The Heat Is Online

Floods, Landslides Leave 100 Dead or Missing in China's Jilin Province

Over 100 dead or missing after floods hit Jilin

China Daily, Aug. 1, 2010
CHANGCHUN - Floods and rain-triggered landslides have left more than 100 people dead or missing in Northeast China's Jilin province over the past few days, provincial civil affairs officials said Sunday.
Additionally, about 37,000 houses have collapsed and 125,000 others have been damaged while 592,000 residents have been evacuated, the provincial civil affairs department said in its latest disaster update, adding that economic losses due to natural disasters since June have reached 9.15 billion yuan.
On Wednesday, torrential rains pounded large parts of Jilin, the latest Chinese province to be racked by flooding. In the hardest-hit areas, flash floods cut roads, isolated villages and disrupted communications and water supplies, while the province's major reservoirs swelled to critical levels and rushing waters carried off heavy ships and thousands of chemical-filled barrels were washed down the Songhua River.

"The flood is unprecedented. Its devastation is appalling," said Sun Jingyuan, a top official in Antu County, Korean Autonomous Prefecture of Yanbian, in southeast Jilin.
Also, a flood washed away 70 houses in a village in Antu while 570 families were forced to leave their homes in a mountain valley after the area was submerged under 20-meter-deep floodwaters.
Further, soldiers managed to reach the isolated town of Liangjiang Saturday night and helped 10,000 residents evacuate, Sun said.
He said the economic losses in Antu, as of Sunday, have topped 800 million yuan, equivalent to 5.7 times the county government's revenue last year.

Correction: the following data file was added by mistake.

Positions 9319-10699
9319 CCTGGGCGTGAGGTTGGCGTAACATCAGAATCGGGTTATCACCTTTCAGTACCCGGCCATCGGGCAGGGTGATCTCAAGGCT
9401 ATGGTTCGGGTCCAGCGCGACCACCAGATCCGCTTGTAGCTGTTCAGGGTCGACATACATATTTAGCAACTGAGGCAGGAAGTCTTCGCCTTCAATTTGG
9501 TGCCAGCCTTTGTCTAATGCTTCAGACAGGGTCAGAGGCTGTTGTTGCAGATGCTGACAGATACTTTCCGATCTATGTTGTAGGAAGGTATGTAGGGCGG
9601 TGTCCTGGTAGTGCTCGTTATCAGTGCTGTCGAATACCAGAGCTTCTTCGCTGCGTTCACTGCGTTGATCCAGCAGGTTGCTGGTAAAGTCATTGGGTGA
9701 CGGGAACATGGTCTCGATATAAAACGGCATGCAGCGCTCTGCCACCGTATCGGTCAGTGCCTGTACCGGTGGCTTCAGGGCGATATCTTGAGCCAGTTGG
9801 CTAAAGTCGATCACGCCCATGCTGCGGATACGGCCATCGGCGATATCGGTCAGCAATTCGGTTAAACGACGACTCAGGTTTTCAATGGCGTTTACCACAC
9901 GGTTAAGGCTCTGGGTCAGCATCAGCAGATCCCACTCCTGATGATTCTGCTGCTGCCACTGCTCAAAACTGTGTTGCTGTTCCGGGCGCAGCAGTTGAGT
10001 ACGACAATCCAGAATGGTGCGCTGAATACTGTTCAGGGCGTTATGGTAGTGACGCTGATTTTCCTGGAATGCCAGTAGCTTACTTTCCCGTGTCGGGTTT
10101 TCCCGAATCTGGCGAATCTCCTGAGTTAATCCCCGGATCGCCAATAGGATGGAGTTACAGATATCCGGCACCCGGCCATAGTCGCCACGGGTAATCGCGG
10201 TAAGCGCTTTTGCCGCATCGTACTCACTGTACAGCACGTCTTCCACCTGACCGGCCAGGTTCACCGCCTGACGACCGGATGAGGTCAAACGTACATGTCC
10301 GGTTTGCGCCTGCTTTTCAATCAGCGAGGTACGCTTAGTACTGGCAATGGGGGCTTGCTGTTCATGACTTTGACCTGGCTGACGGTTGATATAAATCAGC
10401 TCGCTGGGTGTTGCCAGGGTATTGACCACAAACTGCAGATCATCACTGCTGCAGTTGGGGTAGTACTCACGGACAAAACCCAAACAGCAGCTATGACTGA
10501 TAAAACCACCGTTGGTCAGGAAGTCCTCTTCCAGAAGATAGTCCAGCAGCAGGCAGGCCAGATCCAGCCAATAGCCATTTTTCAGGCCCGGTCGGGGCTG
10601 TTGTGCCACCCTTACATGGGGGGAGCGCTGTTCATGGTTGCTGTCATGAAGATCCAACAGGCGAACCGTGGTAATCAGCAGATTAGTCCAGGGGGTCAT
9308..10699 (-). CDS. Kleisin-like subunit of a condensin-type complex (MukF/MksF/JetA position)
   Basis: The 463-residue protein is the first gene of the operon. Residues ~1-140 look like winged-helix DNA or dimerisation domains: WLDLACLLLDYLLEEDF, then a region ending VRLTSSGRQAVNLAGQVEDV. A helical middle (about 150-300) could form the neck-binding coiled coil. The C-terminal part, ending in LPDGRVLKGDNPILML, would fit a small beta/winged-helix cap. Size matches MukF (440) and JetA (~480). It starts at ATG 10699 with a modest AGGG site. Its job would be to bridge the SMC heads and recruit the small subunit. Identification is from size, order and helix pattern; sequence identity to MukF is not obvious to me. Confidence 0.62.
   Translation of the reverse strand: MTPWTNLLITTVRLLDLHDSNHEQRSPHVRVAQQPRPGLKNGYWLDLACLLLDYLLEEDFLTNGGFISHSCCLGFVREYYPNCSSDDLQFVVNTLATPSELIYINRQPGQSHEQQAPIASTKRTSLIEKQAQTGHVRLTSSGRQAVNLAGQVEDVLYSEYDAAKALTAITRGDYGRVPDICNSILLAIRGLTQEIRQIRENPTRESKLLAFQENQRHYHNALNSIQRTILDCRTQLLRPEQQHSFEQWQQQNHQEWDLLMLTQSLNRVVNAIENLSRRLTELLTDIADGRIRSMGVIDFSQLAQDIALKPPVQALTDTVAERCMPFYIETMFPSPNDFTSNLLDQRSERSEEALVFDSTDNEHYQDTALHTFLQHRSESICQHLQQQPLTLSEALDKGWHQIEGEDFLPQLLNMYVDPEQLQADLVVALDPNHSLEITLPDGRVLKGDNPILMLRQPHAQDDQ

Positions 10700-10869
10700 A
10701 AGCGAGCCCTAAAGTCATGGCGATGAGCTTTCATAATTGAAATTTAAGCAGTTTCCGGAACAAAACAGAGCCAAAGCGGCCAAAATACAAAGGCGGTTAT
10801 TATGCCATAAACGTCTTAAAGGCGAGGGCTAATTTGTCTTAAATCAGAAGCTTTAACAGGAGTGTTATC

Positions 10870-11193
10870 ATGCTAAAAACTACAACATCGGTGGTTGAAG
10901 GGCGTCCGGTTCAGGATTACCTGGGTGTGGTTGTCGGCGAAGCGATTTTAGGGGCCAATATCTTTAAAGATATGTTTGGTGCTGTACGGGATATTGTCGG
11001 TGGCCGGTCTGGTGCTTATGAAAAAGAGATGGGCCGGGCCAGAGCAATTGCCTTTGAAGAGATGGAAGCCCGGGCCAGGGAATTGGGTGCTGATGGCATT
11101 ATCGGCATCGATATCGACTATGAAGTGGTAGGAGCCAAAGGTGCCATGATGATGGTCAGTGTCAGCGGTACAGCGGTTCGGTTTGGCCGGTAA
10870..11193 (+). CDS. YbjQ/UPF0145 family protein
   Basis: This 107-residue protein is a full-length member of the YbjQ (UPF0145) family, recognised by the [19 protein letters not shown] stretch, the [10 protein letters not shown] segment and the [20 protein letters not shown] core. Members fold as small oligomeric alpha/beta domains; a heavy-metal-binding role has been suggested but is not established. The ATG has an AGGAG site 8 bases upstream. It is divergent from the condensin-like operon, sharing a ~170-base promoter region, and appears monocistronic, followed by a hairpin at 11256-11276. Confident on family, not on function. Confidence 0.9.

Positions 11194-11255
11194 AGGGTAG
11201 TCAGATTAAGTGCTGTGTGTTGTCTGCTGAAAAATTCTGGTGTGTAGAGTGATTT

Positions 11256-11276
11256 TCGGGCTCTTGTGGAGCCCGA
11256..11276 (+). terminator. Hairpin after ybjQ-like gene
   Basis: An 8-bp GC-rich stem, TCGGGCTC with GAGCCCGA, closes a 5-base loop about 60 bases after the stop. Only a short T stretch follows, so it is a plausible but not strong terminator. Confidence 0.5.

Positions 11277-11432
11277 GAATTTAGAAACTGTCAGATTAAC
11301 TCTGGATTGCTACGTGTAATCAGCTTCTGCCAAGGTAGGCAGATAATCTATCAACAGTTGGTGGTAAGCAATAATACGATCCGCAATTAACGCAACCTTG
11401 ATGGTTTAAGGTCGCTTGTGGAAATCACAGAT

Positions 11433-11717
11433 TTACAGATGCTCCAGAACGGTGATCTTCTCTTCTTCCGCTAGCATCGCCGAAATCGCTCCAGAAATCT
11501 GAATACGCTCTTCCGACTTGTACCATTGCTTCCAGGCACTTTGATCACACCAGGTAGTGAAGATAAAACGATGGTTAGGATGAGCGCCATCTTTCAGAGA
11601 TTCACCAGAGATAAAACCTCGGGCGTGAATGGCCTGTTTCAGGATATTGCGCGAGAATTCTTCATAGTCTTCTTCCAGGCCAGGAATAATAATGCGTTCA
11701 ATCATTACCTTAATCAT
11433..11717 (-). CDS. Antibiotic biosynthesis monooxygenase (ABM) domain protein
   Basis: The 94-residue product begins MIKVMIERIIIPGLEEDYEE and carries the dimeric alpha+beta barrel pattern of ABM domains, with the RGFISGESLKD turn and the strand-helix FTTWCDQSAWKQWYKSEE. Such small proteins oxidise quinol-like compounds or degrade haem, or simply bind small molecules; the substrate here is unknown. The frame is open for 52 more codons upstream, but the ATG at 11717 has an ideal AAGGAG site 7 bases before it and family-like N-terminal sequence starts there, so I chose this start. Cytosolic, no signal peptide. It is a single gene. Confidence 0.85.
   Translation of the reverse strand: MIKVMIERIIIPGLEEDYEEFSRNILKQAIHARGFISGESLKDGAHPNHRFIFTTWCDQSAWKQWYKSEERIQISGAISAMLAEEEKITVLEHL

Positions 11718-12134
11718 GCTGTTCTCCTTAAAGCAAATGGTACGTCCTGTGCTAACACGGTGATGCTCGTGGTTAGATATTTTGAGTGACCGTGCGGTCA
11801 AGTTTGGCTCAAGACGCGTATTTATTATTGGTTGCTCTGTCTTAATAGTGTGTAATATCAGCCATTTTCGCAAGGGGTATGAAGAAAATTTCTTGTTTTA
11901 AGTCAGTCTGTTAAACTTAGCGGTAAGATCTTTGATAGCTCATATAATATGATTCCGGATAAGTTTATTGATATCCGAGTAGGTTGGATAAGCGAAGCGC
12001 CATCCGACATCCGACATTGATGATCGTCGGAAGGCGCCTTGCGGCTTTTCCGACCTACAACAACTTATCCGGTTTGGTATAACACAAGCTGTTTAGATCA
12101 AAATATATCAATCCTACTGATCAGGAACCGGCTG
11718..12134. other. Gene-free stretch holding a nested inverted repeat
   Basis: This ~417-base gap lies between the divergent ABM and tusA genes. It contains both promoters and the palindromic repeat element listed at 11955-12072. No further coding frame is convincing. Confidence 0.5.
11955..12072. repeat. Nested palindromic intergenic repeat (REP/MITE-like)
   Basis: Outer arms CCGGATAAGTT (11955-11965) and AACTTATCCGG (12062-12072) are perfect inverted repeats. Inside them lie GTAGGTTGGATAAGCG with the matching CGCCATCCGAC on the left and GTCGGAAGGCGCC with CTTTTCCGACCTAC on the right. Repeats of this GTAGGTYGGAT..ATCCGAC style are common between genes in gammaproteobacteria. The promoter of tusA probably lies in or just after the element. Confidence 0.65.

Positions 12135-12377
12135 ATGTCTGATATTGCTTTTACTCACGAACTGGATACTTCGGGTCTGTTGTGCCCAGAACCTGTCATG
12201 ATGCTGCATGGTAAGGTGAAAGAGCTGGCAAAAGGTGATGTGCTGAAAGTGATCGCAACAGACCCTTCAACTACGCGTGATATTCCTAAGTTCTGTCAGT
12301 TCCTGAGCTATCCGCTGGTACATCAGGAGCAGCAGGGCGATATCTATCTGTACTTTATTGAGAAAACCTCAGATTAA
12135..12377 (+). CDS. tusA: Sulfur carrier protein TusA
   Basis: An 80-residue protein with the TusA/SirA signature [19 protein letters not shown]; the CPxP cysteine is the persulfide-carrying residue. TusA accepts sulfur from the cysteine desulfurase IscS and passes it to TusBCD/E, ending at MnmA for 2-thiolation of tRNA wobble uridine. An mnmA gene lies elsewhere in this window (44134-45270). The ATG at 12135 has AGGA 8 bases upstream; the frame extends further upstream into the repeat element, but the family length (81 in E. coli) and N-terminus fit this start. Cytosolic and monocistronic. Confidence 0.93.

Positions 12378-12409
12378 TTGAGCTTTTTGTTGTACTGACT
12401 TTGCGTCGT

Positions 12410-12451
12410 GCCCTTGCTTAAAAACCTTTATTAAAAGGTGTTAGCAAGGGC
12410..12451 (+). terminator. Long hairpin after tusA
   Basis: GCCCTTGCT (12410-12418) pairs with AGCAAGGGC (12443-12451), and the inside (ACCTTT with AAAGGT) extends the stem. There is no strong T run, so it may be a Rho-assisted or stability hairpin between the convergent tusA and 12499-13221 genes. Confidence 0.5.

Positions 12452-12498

However, the catastrophes are not over yet, officials fear.
Weather authorities' forecasts say heavy rains would continue to fall until August 4.
On Sunday, seven of 18 large dams in the province had water levels exceeding their danger levels, the provincial flood control authorities said.
Rainstorms pounded Baishan city and Tonghua city Sunday, with rainfall in the worst-affected areas measuring 66 millimeters.
Soldiers and emergency workers wrapped up a four-day race to intercept thousands of chemical barrels that tumbled into the Songhua River after floods destroyed two chemical factory warehouses in Jilin city, Jilin province on Wednesday.
Workers had retrieved 6,387 barrels - some filled with 170 kilograms of colorless and highly explosive liquids - by 4 pm Sunday and are on track to recover 684 others stuck in the mud-filled surrounding areas.
Spilled chemicals were found in parts of the river, but tests show that the water of Songhua River, a major drinking source for million in the region remains safe, officials said.
Tao Detian, the spokesman for the Ministry of Environmental Protection, said on Sunday that the river's water quality remains "within a normal range."
Earlier, an army officer drowned while working to block the barrels, bringing to three the number of military casualties in Jilin's flood battles.
Thousands of soldiers and residents of Jilin mourned the fallen soldiers on Sunday, the country's annual Army Day designated to mark the founding of the People's Liberation Army in 1927.
Floods have ravaged large parts of China since July, raising the 2010 casualty figures from natural disasters to 991 deaths and 558 missing as of Friday, according to figures released by the central government.
In China's western-most Xinjiang Uygur autonomous region, recent downpours and melted snow pushed water levels in the region's 13 key rivers over the danger lines.
After a one-day delay due to adverse weather, helicopters on Sunday delivered relief goods to the hardest-hit mountainous areas in Aksu prefecture and rescued about 118 out of one thousand people trapped there.
Roads were cut off and bridges destroyed in the floods. Torrential rains previously hit large swaths of central and southern China, swelling the Yangtze River - the country's longest waterway - and some of its tributaries.
Peaking flood waters by-passed the Three Gorges Dam and the mega-city of Wuhan and water levels have begun to drop as weather improves.
The National Meteorological Center forecast Sunday that rains would mainly fall in the northeast and north parts of China during the next 24 hours.